Better in Combination
The hybrid approach combines technologies to provide even more reliable illumination, whether the power is on or off. But designing such units turned out to be far more complex than simply putting both in a single architectural fixture.
One system that takes this unique design approach is Isolite’s hybrid LED photoluminescent exit sign, the Dual Tech 2.0. The sign utilizes internal LEDs to charge the photoluminescent material to ensure it is visible at all times at a 100 foot viewing distance for a minimum of 90 minutes – the normal standard for electric signs.
Since there is no battery to check on a monthly basis, the unit costs less to maintain and is expected to perform for 20 or more years. The Dual Tech 2.0 comes with OSHA, NFPA 101 Life Safety Code, NFPA 70-NEC, and UL 924 approvals.
Lynch says that special LEDs had to be manufactured to emit the specific wavelength of light required to optimally charge the photoluminescent material so that it would provide the proper illumination to meet code requirements.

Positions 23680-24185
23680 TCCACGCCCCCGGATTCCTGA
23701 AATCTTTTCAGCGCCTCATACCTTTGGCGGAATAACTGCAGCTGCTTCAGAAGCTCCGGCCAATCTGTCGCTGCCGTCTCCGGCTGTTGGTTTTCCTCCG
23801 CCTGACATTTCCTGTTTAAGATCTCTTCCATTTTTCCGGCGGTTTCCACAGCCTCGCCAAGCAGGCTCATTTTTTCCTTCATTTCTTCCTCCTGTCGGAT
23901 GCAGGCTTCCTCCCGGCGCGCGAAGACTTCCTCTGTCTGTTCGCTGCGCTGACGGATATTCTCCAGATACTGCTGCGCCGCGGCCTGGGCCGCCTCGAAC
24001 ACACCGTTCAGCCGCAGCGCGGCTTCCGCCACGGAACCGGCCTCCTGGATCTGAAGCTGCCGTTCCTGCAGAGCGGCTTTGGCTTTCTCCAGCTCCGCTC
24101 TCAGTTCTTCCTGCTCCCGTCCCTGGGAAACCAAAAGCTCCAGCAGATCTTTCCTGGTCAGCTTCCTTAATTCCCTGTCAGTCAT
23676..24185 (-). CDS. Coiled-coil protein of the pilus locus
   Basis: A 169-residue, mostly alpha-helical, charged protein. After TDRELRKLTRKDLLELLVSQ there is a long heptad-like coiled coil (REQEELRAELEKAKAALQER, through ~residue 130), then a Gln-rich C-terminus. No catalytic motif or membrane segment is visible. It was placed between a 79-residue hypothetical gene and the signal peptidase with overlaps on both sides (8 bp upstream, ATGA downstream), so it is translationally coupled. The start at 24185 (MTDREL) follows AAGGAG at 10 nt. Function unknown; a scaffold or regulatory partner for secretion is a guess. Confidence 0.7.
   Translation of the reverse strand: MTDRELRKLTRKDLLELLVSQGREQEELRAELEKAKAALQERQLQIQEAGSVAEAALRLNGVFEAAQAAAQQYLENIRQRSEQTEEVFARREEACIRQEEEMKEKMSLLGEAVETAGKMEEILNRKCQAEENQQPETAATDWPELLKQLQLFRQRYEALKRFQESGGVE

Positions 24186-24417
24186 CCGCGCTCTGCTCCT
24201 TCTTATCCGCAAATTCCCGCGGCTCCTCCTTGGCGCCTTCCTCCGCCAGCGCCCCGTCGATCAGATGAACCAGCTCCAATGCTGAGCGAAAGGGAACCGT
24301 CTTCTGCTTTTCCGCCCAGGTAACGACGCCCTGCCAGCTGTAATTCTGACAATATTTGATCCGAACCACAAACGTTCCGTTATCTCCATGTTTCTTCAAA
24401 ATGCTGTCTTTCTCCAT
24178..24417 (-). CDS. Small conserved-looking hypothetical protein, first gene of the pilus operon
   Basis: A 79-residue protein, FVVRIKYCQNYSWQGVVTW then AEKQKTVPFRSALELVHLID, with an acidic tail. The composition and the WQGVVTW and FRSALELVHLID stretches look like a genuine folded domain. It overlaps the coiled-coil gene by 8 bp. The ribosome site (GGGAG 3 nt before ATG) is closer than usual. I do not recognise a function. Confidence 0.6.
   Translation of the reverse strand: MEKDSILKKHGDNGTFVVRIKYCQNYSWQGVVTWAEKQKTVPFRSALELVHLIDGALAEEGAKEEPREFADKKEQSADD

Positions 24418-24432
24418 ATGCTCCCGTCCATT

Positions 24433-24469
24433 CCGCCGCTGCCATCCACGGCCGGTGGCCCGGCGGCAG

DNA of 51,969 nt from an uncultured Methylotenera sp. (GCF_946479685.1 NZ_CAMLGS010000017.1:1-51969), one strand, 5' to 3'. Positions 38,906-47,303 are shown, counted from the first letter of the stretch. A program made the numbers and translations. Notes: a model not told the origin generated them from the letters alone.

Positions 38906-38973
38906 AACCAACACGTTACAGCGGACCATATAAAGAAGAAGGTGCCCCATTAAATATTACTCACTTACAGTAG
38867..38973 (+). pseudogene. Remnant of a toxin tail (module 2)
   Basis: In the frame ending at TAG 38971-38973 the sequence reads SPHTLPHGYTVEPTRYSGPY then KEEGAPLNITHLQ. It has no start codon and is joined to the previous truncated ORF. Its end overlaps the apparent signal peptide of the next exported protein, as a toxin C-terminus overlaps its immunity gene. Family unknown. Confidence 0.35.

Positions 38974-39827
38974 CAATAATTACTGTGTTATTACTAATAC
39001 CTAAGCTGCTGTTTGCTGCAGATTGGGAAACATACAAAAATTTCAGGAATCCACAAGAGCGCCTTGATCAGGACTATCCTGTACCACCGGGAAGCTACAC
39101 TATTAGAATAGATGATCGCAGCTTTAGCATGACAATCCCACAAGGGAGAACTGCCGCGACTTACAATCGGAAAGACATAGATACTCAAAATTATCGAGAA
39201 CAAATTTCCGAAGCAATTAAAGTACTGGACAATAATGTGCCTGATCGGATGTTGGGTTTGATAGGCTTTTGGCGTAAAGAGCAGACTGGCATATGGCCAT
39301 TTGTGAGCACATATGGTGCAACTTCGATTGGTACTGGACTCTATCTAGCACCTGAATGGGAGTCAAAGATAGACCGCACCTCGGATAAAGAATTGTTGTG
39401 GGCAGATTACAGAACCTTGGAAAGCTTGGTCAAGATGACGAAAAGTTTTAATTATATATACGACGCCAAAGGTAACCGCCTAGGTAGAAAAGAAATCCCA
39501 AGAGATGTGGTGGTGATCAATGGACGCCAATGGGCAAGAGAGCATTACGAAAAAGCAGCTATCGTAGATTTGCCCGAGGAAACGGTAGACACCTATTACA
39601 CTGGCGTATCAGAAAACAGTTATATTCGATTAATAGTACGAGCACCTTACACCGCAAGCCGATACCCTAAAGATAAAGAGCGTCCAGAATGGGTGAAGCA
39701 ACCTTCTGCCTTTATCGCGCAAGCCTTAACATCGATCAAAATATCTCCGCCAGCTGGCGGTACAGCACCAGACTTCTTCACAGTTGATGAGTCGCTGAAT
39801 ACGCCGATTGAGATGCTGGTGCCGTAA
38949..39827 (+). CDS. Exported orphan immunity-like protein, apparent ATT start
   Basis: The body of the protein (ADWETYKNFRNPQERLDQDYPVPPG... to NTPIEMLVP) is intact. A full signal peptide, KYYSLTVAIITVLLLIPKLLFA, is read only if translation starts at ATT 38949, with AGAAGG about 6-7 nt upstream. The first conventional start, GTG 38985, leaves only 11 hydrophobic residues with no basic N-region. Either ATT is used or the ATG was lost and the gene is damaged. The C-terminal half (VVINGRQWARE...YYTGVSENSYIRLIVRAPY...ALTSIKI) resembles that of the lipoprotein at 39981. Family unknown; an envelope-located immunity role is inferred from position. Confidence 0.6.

Cost Savings
There are other benefits to this hybrid approach as well, which costs only nominally more than the traditional LED signs.
Compared with typical battery reliant, LED exit signs that use about 4 watts of power, the hybrid unit uses about half the power, less than 2 watts. This is due to a unique electronic driver circuit that provides current control and protection, which helps to ensure optimum LED efficiency and life.
Eliminating a reliance on batteries is also good for the environment, since both the manufacture and disposal of batteries involves toxic chemicals.
“While LED technology has improved to the point where it can last over 20 years, battery technology has not kept pace and has been the weak point in exit sign reliability and maintenance,” Lynch says. “Hybrid LED/photoluminescent technology eliminates this weakness and provides a more reliable operation for decades.”
Del Williams is a technical writer based in Torrance, California.